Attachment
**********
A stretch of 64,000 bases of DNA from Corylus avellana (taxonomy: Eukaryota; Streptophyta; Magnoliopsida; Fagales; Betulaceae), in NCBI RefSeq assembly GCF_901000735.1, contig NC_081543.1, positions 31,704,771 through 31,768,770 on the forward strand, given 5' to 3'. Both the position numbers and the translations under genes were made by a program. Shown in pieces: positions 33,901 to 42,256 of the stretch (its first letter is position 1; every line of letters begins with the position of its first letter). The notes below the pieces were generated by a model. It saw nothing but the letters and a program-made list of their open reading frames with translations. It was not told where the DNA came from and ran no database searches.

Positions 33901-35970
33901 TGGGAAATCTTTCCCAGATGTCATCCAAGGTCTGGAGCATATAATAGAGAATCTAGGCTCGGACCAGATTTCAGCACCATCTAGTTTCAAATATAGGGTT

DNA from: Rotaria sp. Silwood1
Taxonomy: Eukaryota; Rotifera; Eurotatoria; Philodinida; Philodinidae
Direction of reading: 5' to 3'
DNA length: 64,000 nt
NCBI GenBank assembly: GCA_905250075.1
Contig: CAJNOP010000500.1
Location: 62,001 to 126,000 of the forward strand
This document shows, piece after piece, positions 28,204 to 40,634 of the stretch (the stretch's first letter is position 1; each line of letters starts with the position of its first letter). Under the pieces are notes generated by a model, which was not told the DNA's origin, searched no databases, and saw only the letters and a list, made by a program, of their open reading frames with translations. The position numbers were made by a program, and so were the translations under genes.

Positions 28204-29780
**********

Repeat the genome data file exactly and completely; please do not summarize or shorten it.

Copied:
A stretch of 64,000 bases of DNA from Corylus avellana (taxonomy: Eukaryota; Streptophyta; Magnoliopsida; Fagales; Betulaceae), in NCBI RefSeq assembly GCF_901000735.1, contig NC_081543.1, positions 31,704,771 through 31,768,770 on the forward strand, given 5' to 3'. Both the position numbers and the translations under genes were made by a program. Shown in pieces: positions 33,901 to 42,256 of the stretch (its first letter is position 1; every line of letters begins with the position of its first letter). The notes below the pieces were generated by a model. It saw nothing but the letters and a program-made list of their open reading frames with translations. It was not told where the DNA came from and ran no database searches.

Positions 33901-35970
33901 TGGGAAATCTTTCCCAGATGTCATCCAAGGTCTGGAGCATATAATAGAGAATCTAGGCTCGGACCAGATTTCAGCACCATCTAGTTTCAAATATAGGGTT

DNA from: Rotaria sp. Silwood1
Taxonomy: Eukaryota; Rotifera; Eurotatoria; Philodinida; Philodinidae
Direction of reading: 5' to 3'
DNA length: 64,000 nt
NCBI GenBank assembly: GCA_905250075.1
Contig: CAJNOP010000500.1
Location: 62,001 to 126,000 of the forward strand
This document shows, piece after piece, positions 28,204 to 40,634 of the stretch (the stretch's first letter is position 1; each line of letters starts with the position of its first letter). Under the pieces are notes generated by a model, which was not told the DNA's origin, searched no databases, and saw only the letters and a list, made by a program, of their open reading frames with translations. The position numbers were made by a program, and so were the translations under genes.

Positions 28204-29780